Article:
The wonderful castle of the Asmegir, described in F (see commentaries to stanzas 33 and 34) is identical to the house, where Hjalmther spends a whole winter in Hj (after being locked inside), the tower of E guarded by a gate-keeper of Paradise, and the mysterious castle of Ko. In D, Duggal is also accompanied by a guardian angel, who allows him to enter the realm of Paradise.

The sources' descriptions of the blessed regions of the Underworld are remarkably similar. In E, the two companions "saw before them a great plain lit up by the sun and covered with flowers. There flowed rivers of honey, the air was still, but just above the ground were felt breezes that conveyed the fragrance of the flowers. It is never dark in this country, and objects cast no shadow." In D, "they saw a great plain, grown with beautiful flowers. They saw flocks of souls, and great happiness. There was no night, because the sun shone eternally. They saw the well of living water; whoever drinks thereof shall live forever, and never thirst."

As early as 1835, Jacob Grimm equated Menglad with Freyja, the Goddess of Love, who wears the mystical Brisingamen necklace. In K, Olwen too wears a magnificent necklace, and her description does justice to Freyja: "She was dressed in a flame-coloured cloak, wearing a necklace of red gold, studded with marvellous gems. Her hair was yellow, her skin whiter than the ocean's foam, her hands and fingers more beautiful than the anemone. Her gaze was brighter than that of the hawk and the falcon, and her bosom was whiter than the swan's breast, her cheeks redder than the reddest rose. All who saw her were filled with love. White four-leaf clovers sprang forth wherever she stepped." The description of Hervor in Hj is similar: "Her beauty astounded them. Her hair was like gold, and her face was white as snow, her skin as bright as the lily, her eyes the color of carbuncle, her cheeks red as roses."

In F, Menglad-Freyja sits on a mount, surrounded by nine maidens. No other source offer a direct parallel except D, which mentions the mansion of the holy virgin, surrounded by the nine orders of angels. Hi speaks of Ingigerd and her maidens, who have all been turned into birds by sorcery.

According to S, the maiden is in a near-death state. She is in a coma, lying upon a bier. In O, she is apathetic and indifferent, never raising her eyes from the ground. In F, she simply waits (crying red golden tears, according to Snorri), and when Svipdag arrives, she greets him with a kiss. The death-like sleep of the maiden in S has survived in fairy tales. In the tale of Snow White, the STEPMOTHER gives the maiden a poisoned APPLE, which induces a deadly sleep. A kiss from the prince breaks the spell. In the tale of SLEEPING BEAUTY (German Dornröschen, Icel. Þyrnirós "thorn rose"), the maiden pricks her finger on a spindle, or is stung by a norn. She falls asleep inside a magical palace, until the prince awakens her with a kiss. This suggests that the Svejdal ballad is closer to being a folk-tale than the other sources, and is probably the youngest of them all, even though it has preserved authentic remnants of the original myth.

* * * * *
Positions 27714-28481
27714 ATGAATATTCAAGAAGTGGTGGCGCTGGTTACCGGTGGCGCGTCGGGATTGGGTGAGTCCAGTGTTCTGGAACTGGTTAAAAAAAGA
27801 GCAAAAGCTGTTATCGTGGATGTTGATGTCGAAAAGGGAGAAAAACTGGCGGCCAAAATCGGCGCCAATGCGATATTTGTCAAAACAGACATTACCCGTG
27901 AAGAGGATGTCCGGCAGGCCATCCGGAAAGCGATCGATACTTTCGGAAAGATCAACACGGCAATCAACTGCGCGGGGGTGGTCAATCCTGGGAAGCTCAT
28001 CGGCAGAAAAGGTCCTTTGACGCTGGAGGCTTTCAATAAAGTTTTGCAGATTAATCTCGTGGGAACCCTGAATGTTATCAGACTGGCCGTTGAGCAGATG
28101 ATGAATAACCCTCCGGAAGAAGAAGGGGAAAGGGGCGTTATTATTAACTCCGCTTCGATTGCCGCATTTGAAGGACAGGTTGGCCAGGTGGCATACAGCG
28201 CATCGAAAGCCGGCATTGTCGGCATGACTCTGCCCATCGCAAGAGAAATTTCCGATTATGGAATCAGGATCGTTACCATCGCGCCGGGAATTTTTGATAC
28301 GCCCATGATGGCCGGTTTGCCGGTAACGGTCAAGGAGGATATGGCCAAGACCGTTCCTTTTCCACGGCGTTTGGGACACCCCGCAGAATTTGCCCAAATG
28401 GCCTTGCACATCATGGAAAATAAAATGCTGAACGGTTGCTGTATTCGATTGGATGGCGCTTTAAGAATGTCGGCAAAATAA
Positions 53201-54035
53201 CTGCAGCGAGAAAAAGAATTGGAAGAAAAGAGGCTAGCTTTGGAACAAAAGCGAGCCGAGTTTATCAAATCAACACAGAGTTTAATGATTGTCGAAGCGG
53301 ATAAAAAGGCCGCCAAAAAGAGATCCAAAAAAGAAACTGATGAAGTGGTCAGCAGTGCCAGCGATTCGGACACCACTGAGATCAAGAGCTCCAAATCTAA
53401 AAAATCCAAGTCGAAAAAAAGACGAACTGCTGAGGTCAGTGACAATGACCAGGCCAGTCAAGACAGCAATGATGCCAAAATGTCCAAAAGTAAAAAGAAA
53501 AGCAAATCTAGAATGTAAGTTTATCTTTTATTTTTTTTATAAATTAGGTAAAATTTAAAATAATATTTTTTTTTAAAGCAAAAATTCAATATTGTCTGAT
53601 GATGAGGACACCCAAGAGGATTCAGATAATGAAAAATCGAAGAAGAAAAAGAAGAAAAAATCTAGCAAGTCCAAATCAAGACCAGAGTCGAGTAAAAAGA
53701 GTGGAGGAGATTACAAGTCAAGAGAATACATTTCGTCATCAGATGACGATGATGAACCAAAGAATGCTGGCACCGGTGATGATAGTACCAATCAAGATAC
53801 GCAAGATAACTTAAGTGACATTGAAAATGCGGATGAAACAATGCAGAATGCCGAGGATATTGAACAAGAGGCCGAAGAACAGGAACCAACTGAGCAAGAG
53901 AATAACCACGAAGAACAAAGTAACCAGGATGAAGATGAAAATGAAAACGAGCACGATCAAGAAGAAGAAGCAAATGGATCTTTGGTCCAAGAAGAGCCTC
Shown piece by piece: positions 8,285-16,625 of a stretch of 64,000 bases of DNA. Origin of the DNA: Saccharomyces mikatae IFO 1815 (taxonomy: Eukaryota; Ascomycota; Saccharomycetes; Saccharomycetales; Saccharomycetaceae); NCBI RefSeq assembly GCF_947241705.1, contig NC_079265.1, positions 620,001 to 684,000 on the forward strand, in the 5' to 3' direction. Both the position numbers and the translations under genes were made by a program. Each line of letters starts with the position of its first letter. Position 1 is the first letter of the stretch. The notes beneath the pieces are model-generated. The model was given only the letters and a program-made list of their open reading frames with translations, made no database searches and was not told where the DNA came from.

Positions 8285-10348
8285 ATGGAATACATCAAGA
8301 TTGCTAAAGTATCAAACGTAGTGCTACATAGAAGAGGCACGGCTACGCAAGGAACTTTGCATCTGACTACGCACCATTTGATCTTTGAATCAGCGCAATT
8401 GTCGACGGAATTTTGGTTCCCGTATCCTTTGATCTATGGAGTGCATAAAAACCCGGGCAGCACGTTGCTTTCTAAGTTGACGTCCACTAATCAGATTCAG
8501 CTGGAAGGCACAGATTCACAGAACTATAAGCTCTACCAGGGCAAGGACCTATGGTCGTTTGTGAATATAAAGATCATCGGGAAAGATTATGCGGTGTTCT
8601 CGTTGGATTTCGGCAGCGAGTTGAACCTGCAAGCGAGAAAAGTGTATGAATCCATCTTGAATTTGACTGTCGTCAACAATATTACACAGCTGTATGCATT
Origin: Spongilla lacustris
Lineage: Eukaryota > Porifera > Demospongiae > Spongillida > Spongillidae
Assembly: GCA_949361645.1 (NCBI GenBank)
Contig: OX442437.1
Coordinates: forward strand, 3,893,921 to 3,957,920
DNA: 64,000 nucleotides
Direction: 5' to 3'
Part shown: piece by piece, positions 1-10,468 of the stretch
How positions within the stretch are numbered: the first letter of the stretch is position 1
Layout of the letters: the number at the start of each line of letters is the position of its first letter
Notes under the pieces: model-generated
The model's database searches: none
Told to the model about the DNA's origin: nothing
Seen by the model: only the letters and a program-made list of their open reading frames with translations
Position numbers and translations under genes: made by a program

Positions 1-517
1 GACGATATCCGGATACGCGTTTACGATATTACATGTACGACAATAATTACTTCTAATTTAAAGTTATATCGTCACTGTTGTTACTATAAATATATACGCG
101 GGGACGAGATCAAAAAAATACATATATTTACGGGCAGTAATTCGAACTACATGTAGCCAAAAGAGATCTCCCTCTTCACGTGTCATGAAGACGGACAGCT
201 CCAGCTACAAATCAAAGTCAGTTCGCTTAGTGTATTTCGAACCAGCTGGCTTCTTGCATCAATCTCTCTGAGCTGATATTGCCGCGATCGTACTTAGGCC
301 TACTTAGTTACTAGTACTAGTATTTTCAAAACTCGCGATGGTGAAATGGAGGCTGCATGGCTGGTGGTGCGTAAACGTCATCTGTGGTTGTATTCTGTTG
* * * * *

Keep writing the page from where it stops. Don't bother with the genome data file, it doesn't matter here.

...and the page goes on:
Only F suggests that Svipdag is RETURNING to his wife, and that they are being reunited. I believe this is an original aspect of the underlying myth. Most of the later parallels depict the hero falling in love with a maiden he has never seen. I see this as a later stage of the tale, after it became mixed up with other fairy-tale motifs related to the evil stepmother, and the youngest son. Rydberg argued that evidence of the lovers' first encounter is preserved in O.

The original myth, upon which all the above sources are based, is best expressed in the Svipdagsmál. This is the oldest source, and therefore the most reliable one. Unfortunately it contains gaps, but these can be tentatively filled in by comparing it with later, derivative sources. Fortunately Svipdagsmál is a rich source of evidence regarding the world-picture of the Old Norse imagination, and can therefore be compared with various other Eddaic sources. In my commentaries, I have tried to investigate and explain these parallels. 

Svipdagsmál (2001)
(click on verse numbers for commentaries)
Svipdag and Menglad
by John Bauer (1907)
Colorized by Guddipoland
[Index to Svipdagsmál